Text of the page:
ATLANTA -- At first, there were only compliments. Triple-A Las Vegas manager Wally Backman called Brandon Nimmo into his office Friday to tell him how pleased he was with the outfielder's development, how he felt the former first-round Draft pick's progress would translate well to the big leagues. Then Backman
ATLANTA -- At first, there were only compliments. Triple-A Las Vegas manager Wally Backman called Brandon Nimmo into his office Friday to tell him how pleased he was with the outfielder's development, how he felt the former first-round Draft pick's progress would translate well to the big leagues. Then Backman delivered a bit of bad news: the 51s' charter from Reno, Nev., to Las Vegas was full, so Nimmo would need to take a separate flight by way of Salt Lake City.
Nimmo accepted the news with his usual good nature and began walking out, before Backman stopped him.
"Yes sir?" Nimmo recalled saying.
"By the way," Backman replied, "That flight goes to Atlanta."
That was when the hugs and congratulations began for Nimmo, whom the Mets called up from Las Vegas on Saturday for his big league debut. The Mets' fourth-ranked prospect and top pick in the 2011 Draft, Nimmo was batting .328 with a .409 on-base percentage in 63 games for Vegas, with five home runs and 37 RBIs. He replaces struggling outfielder Michael Conforto, whom the Mets optioned to Las Vegas.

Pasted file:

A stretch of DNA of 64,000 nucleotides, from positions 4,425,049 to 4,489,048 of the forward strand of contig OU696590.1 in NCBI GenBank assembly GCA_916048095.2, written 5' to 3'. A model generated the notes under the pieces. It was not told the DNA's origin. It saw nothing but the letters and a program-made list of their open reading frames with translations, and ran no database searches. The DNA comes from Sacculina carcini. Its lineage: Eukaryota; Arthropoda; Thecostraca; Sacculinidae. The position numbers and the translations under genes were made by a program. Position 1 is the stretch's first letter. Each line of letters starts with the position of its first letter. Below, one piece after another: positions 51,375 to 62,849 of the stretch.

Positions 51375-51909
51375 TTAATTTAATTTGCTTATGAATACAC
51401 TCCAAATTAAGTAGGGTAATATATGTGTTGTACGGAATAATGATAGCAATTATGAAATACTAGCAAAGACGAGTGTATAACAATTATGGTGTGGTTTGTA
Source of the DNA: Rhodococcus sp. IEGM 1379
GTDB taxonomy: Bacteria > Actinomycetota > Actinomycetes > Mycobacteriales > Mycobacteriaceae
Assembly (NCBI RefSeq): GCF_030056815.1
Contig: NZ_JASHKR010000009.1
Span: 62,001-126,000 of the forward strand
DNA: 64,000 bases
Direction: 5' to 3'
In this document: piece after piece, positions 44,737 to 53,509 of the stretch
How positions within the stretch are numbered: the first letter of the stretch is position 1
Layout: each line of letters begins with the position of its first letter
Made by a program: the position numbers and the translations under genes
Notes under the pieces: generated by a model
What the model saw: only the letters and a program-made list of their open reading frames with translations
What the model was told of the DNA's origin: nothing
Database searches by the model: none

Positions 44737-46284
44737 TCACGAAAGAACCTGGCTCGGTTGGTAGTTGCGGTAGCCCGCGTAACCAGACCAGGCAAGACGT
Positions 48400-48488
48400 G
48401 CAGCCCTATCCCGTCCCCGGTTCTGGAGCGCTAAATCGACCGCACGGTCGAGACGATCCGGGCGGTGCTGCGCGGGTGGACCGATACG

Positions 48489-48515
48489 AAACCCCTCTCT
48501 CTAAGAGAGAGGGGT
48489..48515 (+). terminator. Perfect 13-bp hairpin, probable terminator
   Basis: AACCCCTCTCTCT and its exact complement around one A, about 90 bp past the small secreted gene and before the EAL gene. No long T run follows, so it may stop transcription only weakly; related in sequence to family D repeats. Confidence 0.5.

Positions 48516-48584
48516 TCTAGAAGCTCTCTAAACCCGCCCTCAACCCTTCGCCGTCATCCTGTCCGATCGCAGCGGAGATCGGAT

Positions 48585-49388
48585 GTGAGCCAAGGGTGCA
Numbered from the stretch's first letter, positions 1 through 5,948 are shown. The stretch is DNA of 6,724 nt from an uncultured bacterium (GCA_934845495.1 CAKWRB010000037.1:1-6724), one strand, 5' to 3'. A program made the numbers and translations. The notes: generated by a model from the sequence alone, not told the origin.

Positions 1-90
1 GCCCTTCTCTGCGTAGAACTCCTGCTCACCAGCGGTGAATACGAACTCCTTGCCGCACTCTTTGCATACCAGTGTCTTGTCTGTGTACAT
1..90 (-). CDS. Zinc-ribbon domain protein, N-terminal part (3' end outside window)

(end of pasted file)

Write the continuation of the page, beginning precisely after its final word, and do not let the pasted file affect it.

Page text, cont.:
"It took a long time for it to set in," said Nimmo, who is slated to make his first big league start Sunday. "I was in shock. I just didn't really know how to feel because it's something that I've been working toward for a long time, and that I've always prayed about and always dreamt about. It's always seemed like something I was reaching for. To finally now be here, it's no longer something that I'm reaching for. It's a childhood dream that has now come to fruition. It's hard to put into words."
It is a promotion that Nimmo very much earned. At the time a contentious Draft pick because of his lack of experience against upper-level high school competition, Nimmo struggled for years in the Minors before breaking out with double-digit home runs in 2014. That put Nimmo on the prospect map, where he continued to progress through this season.
"The one thing Wally told me on the phone was that he's always been the prototypical work-the-count guy," Mets manager Terry Collins said. "He's gotten a little bit more aggressive early in the count to where he's not behind in the count all the time. That's made a huge difference."
With the Mets, Nimmo figures to play mostly left field, though his primary Minor League position was center. In that sense, he will directly supplant Conforto, who batted .107 over his final 25 games.
"We just felt that look, at some point this is counterproductive, and what we need to do is get him to Las Vegas, get his swing back, and hopefully then get him back here within a relatively short period of time," general manager Sandy Alderson said of Conforto. "Frankly, we felt we put it off probably a little too long, and maybe even to Michael's detriment."
Told of his demotion on Saturday, Conforto requested to stay in Atlanta and speak to the media before departing for Triple-A, a level he skipped over en route to the Majors last summer. Collins noted that Conforto's desire to do so "tells you what kind of professional he is … a lot of guys would have high-tailed it out of here."
"I've just got to stay positive, work hard and I know I'll be back," Conforto said. "That's the one thing I do know: I'll be back and I'll be doing what I did in April, what I did last year. I'm very confident in that."
Anthony DiComo has covered the Mets for MLB.com since 2008. Follow him on Twitter @AnthonyDiComo and Facebook, and listen to his podcast.